Not all types of video games change visual functions. The work reviewed above focuses exclusively on action
video games. Training studies in which performance of the experimental group (trained on an action video game) shows greater improvement than that of the control group (also trained on a video game), clearly show that action
video games have an edge when it comes to visual plasticity. What is it about certain games that contribute to changes in vision? Surely, the characteristics of the game itself are directly related to the types of processes that are modified by playing the game (e.g., ability to effectively ignore distractors, speed of processing, monitoring of the periphery, tracking multiple moving objects, etc.). To tease apart which facets of a video game contribute to the types of enhancements we have been discussing, Cohen and colleagues (2007)
surveyed the literature and looked at the effects of playing different video games on visual attention. They describe a gradient of efficiency across the games used – with games requiring precise but rapid visual analysis to guide accurate aiming movements appearing to be the most efficient. We review here the effects of playing different video games on visual learning. Games that have been studied so far fall broadly into five categories.
The first category concerns first-person or third person action games, like Unreal Tournament or Medal of Honor. These games place heavy demands on visual attentional systems as players are constantly monitoring the periphery for frequent, widely distributed, unpredictable events that require quick and accurate aiming responses. To do well, players need to track many fast moving objects while ignoring distractors. Perhaps most importantly, these games require motor actions that are spatially aligned with the detailed visual world of the game; for instance, the precise visuo-motor control needed when aiming at small moving targets. Importantly, the stakes of missing the target are high as the gamer’s character may die. Finally, these games have the advantages of having many entry levels ensuring that the gamers will face a challenging yet doable game experience. Not all games labeled action video games are equally efficient though. For example, individuals trained on an interactive version of America’s Army played over the internet improved less on the attentional skills measured than individuals trained on Unreal Tournament. Two factors are suspected to have led to decreased learning in that case. First, the interactive version of the game made it difficult to control the pace of the game as well as the skill level of the opponent. The inability to tailor the training paradigm to the level of the player probably contributed to the reduced effects. Second, significant portions of America’s Army are devoid of the fast-paced, visually-guided aiming actions believed to trigger visual learning (such as when the player needs to learn the code of conduct within the military).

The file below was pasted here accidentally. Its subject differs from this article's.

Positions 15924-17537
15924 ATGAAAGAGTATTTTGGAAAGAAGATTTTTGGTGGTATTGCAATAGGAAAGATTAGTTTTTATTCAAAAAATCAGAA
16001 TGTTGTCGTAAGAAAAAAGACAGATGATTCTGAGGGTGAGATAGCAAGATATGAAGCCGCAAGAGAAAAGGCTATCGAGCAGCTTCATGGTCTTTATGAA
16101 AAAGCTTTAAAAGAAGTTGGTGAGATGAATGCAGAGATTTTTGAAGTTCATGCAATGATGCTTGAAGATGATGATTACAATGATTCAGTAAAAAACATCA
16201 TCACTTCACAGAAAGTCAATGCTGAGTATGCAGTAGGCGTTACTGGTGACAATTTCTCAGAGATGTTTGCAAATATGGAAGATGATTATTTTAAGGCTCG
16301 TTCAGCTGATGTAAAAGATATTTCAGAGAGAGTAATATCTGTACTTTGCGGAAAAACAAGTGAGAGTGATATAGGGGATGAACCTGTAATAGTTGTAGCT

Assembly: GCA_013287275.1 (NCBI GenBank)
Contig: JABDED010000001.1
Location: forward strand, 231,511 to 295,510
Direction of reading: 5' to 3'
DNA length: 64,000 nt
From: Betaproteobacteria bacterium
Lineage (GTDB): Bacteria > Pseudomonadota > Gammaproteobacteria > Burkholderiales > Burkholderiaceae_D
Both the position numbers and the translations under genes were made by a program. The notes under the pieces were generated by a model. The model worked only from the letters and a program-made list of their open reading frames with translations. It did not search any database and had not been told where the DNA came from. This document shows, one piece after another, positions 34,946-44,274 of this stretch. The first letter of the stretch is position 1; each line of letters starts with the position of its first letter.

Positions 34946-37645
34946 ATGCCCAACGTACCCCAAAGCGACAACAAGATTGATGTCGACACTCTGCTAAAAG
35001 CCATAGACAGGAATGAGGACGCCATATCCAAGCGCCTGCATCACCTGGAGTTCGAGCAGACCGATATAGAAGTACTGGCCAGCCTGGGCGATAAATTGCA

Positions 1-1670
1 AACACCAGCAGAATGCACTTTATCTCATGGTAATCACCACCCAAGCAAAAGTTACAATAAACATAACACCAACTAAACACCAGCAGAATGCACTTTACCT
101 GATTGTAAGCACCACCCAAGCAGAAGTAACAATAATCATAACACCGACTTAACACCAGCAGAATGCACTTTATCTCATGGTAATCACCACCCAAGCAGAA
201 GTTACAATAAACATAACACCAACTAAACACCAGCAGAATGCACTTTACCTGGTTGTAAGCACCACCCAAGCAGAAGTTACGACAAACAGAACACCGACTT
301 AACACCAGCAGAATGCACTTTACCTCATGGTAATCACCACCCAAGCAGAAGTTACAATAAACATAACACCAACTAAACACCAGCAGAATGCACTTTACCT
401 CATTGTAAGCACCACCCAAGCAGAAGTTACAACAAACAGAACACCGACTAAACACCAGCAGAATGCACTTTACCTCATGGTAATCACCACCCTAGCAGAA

The second category concerns sports or racing games. Anecdotal evidence from the study of children who play sports/racing games suggests these games may provide some visual enhancements (see also Trick et al., 2005
). However, 12 hours of training on the sports game Harry Potter: Quidditch World Cup, led to no clear enhancements of visual skill. Whether different sports/racing games that have faster motion (e.g., Need for Speed), more objects to keep track of (e.g., NBA 2k7), or greater emphasis on peripheral processing (e.g., FIFA 07) would lead to different results is an open question.
The third category concerns games that require fast visuo-motor control, like the game Tetris, but in which the visual analysis does not require target identification amongst distractors and the motor control part is not focused on visually-guided aiming. Past work indicates lesser improvement after playing Tetris than playing an action game. Tetris differs from action video games in several ways. First, there are only a limited number of objects for players to attend to at any one time. Second, the spatial location of these objects is highly predictable. Thus, although attentionally demanding, the player knows where and when to pay attention at all times. Third, only a limited number of shapes are used throughout the game allowing the learner to memorize spatial configurations and moves, rather than having to adapt to a constantly changing environment (Destefano & Gray, 2007
; Sims & Mayer, 2002). This last feature allows for the development of excellent expertise at the game itself, but what is learned is less likely to generalize to other environments. Yet, it is worth noting that Tetris has been reported to improve visual attention slightly more than slower games (see below) suggesting that the pace of the game is an important determinant of learning, with fast-paced games showing an edge when it comes to enhancing aspects of vision.